Until recently, former governors Michael Dukakis and Bill Weld were the most high-profile champions for a seemingly quixotic quest to get the North South Rail Link built.
They're well respected in Boston, but neither has much power in Washington these days.
That's changed now that Representative Seth Moulton, the up-and-coming congressman from the North Shore, has called construction of the multibillion-dollar tunnel to connect North and South stations a top priority.
Moulton stepped up his efforts on Wednesday by seeking support from the New England Council, a business group, and calling the project "the most significant infrastructure project contemplated for the New England region."
He argues that the link would significantly increase the capacity at South Station by allowing trains to continue to North Station and points north of the city, instead of having to back out of their parking spaces and go in reverse. The link, he said, would have the added benefit of stitching together the MBTA's two separate commuter rail systems.
"It takes longer to get from North Station to the South Boston Seaport than it does to get all the way from Salem to North Station," Moulton said.
The project would also create a seamless rail route from Maine to Washington. Given its regional impact, Moulton said, the link would likely attract crucial federal funds.
The congressman also sought to draw a contrast between the project and Governor Charlie Baker's push for an expansion of South Station.
Speaking to reporters after the New England Council speech, Moulton said the South Station expansion would be "a historic mistake for the state," adding that the money should instead be set aside for the Rail Link.
That money question, of course, is a big one. Critics of the link suggest the tunnel needed to connect Boston's two main transit hubs could cost as much as $8 billion.
Moulton contends the expense would be closer to around $2 billion, based on the costs of similar tunnels in other countries. That would put it near the price tag for the South Station expansion, an estimated $1.6 billion project that would add seven tracks to the station.
And Moulton described the project as a big real estate move, because it would avoid the need for additional railyard space near South Station to park trains. That space, he said, could be better used for new developments. Trains, meanwhile, could be stored away from the city, in less expensive real estate.
Several prominent Boston developers have already lined up in support: Moulton's office cites Robert Beal, the recently retired president of Related Beal and HYM Investment Group managing director Tom O'Brien.
O'Brien said he became more interested when he saw the strong support from Weld and Dukakis. O'Brien knows many in Boston are gun-shy about big infrastructure projects because of the Big Dig's ultimate price tag. But he said the Big Dig has transformed parts of the city in important ways, including opening up the South Boston waterfront for big developments.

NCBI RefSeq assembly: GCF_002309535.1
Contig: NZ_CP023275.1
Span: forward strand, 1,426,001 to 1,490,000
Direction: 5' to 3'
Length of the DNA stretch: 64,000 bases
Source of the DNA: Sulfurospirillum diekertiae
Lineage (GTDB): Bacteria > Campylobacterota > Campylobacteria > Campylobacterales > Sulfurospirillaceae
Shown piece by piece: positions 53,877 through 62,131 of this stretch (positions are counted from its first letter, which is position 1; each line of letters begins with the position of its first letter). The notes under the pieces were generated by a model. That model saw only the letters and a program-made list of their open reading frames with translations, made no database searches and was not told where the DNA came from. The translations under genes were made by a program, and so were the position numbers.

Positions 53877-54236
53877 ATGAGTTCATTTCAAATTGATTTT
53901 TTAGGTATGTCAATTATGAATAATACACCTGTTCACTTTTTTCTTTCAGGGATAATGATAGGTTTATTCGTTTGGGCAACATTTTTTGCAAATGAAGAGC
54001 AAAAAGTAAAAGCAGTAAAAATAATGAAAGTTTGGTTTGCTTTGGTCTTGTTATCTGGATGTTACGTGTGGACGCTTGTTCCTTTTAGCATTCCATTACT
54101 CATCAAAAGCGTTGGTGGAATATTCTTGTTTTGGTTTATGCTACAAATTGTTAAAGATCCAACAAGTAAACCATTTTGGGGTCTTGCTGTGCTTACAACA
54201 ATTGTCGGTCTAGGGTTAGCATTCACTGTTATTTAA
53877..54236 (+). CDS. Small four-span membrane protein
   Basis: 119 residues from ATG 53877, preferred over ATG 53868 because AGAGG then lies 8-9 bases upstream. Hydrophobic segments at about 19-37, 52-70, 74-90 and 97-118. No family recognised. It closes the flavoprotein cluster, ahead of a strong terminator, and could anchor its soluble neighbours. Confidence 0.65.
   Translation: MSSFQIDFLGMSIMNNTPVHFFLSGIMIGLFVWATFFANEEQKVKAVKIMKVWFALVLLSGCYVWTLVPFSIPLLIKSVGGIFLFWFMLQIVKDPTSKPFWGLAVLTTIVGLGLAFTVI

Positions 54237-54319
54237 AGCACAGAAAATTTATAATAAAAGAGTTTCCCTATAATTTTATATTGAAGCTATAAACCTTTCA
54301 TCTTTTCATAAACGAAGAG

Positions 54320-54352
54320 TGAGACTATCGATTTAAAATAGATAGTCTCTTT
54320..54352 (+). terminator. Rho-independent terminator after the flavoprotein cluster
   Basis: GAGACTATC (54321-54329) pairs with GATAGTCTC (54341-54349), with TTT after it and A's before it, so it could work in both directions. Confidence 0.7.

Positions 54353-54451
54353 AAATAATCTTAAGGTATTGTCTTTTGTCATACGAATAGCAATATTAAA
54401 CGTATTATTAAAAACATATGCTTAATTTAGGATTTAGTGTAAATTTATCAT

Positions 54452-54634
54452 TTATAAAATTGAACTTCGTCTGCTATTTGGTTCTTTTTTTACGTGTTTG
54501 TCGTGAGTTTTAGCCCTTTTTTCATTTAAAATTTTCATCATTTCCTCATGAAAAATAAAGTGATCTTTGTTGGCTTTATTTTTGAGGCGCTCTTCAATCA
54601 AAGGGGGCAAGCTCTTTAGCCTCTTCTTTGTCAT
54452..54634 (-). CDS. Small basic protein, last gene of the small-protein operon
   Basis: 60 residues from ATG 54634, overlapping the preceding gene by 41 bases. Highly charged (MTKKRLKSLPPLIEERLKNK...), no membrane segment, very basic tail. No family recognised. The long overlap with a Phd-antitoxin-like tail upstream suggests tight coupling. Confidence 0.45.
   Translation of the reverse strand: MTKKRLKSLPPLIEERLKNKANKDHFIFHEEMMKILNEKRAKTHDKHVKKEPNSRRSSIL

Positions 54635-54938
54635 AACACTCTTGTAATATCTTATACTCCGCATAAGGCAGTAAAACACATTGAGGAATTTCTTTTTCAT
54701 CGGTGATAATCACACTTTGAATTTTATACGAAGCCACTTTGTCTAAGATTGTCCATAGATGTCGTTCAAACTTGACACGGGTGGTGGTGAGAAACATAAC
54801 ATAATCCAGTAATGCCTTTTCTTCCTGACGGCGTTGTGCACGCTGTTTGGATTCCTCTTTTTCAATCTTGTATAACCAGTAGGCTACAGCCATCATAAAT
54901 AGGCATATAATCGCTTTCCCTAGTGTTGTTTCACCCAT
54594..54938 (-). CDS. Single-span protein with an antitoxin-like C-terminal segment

"Every once in a while, a region needs to think of a major infrastructure investment like this as a way to move the city forward," O'Brien said. "There's a growing group of us who are convinced that the North South Rail Link is one of the next projects we should think about in the same manner."
But Moulton still needs to persuade the Baker administration — and his colleagues in the state's congressional delegation.
Baker has expressed skepticism about the Rail Link, although his aides say he is keeping an open mind. A spokeswoman for the state Department of Transportation said her agency plans to move ahead with a $2 million feasibility study once the "scope of the work" can be finalized.
As far as the delegation goes, Moulton's presentation showed that Representative Niki Tsongas of Lowell is on board. Moulton said he's getting hopeful signs from others. But Representative Stephen Lynch of South Boston could be a tough sell, particularly if it means giving up on the South Station expansion, a longtime priority of Lynch's.
Many business people in Boston still consider the Rail Link to be a long shot. Michael Rubin, a real estate lawyer at Posternak Blankstein & Lund, is among them. But Rubin said the fact that Moulton is now championing the cause helps its chances.
"It makes a tremendous difference having a sitting congressman involved," Rubin said.
"No matter what you do, you have to get Uncle Sam involved with this. It can't happen without federal funds."